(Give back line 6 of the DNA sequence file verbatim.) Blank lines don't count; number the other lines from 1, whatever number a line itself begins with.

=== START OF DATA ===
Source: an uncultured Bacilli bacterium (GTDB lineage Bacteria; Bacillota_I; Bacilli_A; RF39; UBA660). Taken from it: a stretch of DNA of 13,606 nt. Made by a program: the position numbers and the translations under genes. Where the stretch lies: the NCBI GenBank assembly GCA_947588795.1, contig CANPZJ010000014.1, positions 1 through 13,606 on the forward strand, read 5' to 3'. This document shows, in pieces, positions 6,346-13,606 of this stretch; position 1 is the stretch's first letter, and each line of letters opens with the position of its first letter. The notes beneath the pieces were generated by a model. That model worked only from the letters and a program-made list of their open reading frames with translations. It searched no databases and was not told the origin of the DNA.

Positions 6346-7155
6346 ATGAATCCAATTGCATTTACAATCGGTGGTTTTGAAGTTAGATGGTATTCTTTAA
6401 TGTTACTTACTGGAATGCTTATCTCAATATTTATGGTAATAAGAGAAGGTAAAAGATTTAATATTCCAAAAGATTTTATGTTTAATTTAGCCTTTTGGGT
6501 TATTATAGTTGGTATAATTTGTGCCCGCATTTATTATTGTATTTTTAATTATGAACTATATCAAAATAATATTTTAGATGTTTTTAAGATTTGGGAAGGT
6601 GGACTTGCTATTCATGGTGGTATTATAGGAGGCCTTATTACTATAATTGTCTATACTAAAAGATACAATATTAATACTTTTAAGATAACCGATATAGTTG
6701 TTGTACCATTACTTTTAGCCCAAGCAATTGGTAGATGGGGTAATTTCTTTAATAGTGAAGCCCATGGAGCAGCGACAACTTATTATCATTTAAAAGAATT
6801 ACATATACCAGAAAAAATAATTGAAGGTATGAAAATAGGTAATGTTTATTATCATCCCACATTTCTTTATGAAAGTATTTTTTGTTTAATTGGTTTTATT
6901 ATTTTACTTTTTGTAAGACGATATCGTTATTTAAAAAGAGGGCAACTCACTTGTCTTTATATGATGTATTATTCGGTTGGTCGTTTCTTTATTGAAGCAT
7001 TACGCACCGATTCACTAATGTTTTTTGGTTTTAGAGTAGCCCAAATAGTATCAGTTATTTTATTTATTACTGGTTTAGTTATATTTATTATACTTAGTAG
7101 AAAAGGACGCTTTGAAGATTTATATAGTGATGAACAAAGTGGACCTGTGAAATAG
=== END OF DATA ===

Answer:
6601 GGACTTGCTATTCATGGTGGTATTATAGGAGGCCTTATTACTATAATTGTCTATACTAAAAGATACAATATTAATACTTTTAAGATAACCGATATAGTTG